Pursuant to Section 19(b)(1) of the Securities Exchange Act of 1934 (“Act”), and Rule 19b-4 thereunder, notice is hereby given that on June 28, 2005, the New York Stock Exchange, Inc. (“NYSE” or “Exchange”) filed with the Securities and Exchange Commission (“Commission”) the proposed rule change as described in Items I, II, and III below, which Items Start Printed Page 42609have been prepared by the Exchange. The Commission is publishing this notice to solicit comments on the proposed rule change from interested persons.
I. Self-Regulatory Organization's Statement of the Terms of Substance of the Proposed Rule Change
The proposed rule change seeks to amend NYSE Rule 80A (“Index Arbitrage Trading Restrictions”) to calculate limitations on index arbitrage trading as provided in the rule based on the NYSE Composite Index (“NYA”), replacing the current usage of the Dow Jones Industrial Average (“DJIA”). The text of the proposed rule change is available on the NYSE's Web site (http://www.NYSE.com), at the NYSE's principal office, and at the Commission's Public Reference Room.
II. Self-Regulatory Organization's Statement of the Purpose of, and Statutory Basis for, the Proposed Rule Change
In its filing with the Commission, the Exchange included statements concerning the purpose of and basis for the proposed rule change. The text of these statements may be examined at the places specified in Item IV below. The Exchange has prepared summaries, set forth in Sections A, B, and C below, of the most significant aspects of such statements.
A. Self-Regulatory Organization's Statement of the Purpose of, and Statutory Basis for, the Proposed Rule Change
NYSE Rule 80A provides for limitations on index arbitrage trading in any component stock of the S&P 500 Stock Price Index (“S&P 500”) on any day that the DJIA advances or declines at least 2%  from its previous day's closing value. The Exchange is proposing to amend NYSE Rule 80A to base the collars on a 2% movement in the average closing value of the NYSE Composite Index®. The NYA is designed to measure the performance of all common stocks listed on the Exchange, including American depository receipts (“ADRs”), real estate investment trusts (“REITs”) and tracking stocks. The base value of the NYA was recalculated on December 31, 2002 at 5,000. It closed at 7030.74 on April 19, 2005. The NYA represents 77% of the total market capitalization of all publicly traded companies in the U.S., and 64% of the total market capitalization of all publicly traded companies worldwide.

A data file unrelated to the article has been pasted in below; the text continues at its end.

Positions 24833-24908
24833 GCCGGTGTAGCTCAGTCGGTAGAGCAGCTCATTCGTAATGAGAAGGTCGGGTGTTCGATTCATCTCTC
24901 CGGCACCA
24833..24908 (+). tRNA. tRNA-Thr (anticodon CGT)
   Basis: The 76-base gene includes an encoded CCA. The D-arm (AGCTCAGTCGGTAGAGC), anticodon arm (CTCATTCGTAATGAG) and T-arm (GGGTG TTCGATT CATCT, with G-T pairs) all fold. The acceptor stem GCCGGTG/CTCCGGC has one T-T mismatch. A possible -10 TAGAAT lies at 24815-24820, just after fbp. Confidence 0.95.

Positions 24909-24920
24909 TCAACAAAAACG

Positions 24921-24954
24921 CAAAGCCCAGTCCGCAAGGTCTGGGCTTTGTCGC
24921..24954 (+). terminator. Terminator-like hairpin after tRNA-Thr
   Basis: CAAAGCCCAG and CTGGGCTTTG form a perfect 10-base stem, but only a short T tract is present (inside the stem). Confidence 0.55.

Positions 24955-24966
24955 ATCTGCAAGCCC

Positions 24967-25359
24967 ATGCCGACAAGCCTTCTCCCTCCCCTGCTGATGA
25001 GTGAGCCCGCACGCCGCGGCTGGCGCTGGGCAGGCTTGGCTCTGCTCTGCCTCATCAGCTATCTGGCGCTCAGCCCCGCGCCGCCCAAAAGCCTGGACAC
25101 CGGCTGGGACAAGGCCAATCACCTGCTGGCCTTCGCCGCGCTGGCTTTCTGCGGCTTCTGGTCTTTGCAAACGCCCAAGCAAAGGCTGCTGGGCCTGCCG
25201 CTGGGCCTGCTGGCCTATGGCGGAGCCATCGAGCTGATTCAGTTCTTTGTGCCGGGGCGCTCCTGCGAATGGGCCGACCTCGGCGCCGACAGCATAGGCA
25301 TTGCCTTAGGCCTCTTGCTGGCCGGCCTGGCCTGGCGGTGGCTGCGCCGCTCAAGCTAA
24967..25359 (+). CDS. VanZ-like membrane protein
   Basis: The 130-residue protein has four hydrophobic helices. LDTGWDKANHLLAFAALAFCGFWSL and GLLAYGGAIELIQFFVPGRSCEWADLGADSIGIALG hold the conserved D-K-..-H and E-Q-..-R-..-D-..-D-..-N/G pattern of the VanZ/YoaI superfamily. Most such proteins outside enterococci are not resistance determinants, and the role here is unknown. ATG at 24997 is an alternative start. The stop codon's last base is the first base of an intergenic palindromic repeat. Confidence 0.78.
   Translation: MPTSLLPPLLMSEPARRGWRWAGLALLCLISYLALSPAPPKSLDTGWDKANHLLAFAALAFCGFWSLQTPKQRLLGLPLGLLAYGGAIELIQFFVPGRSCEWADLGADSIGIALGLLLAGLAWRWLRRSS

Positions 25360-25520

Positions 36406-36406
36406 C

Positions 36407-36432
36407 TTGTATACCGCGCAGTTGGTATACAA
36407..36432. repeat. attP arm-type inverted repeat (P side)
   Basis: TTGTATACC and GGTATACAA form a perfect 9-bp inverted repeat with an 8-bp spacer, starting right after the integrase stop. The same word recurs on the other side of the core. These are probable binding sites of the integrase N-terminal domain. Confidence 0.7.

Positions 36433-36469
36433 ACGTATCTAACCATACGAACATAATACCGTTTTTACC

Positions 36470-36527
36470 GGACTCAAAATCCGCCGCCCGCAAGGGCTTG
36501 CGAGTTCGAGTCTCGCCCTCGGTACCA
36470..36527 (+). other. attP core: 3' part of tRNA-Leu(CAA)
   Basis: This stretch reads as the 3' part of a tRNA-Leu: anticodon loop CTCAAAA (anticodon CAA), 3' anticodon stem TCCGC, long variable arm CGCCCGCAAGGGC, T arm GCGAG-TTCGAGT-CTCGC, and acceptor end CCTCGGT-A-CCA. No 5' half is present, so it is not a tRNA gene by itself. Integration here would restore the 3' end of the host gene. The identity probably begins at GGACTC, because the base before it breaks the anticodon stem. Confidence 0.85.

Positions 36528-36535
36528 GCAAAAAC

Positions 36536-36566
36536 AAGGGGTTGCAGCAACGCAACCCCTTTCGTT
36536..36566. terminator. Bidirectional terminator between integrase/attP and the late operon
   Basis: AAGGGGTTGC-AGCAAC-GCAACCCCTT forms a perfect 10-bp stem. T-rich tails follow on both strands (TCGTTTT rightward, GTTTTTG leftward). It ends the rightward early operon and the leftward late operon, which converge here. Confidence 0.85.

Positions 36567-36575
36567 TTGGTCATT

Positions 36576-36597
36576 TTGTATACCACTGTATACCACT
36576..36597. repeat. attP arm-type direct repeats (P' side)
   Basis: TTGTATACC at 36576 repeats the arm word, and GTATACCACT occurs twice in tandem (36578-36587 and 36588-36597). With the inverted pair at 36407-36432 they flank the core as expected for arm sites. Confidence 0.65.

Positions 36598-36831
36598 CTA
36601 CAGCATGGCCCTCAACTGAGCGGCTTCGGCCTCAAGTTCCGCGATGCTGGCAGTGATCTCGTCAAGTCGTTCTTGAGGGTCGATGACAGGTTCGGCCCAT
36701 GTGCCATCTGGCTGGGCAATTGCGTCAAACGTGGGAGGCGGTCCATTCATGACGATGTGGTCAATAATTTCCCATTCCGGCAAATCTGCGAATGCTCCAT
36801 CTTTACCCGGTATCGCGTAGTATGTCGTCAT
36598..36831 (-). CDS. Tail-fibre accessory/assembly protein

NYSE Rule 80A affects index arbitrage orders entered in any component stock of the S&P 500 traded on the NYSE on any day that the DJIA experiences a price movement of 2% or more. If the market advances by 2% or more, all index arbitrage orders to buy must be stabilizing (buy minus); similarly, if the market declines by 2% or more, all index arbitrage orders to sell must be stabilizing (sell plus). The stabilizing requirements are removed if the DJIA moves back to or within 1% of its closing value.
The Exchange believes that the NYA is a better reflection of market activity with respect to the S&P 500 as there is a higher correlation between the NYA and the S&P 500 than there is between the DJIA and the S&P 500. In this regard, the stocks in the NYA include 86% of the total market capitalization of the companies in the S&P 500. The DJIA represents only 34%. The Exchange also believes that the NYA will continue to provide an appropriate measure of market volatility. A review of the NYSE Rule 80A collars during 2003 shows that the 2% DJIA collar was triggered 28 times. During this same period, using the NYA at 2% as the measure would have resulted in the collar being triggered 18 times. In 2004, the NYSE Rule 80A collars were not triggered at all, while the collar would have been triggered once using the NYA at 2%.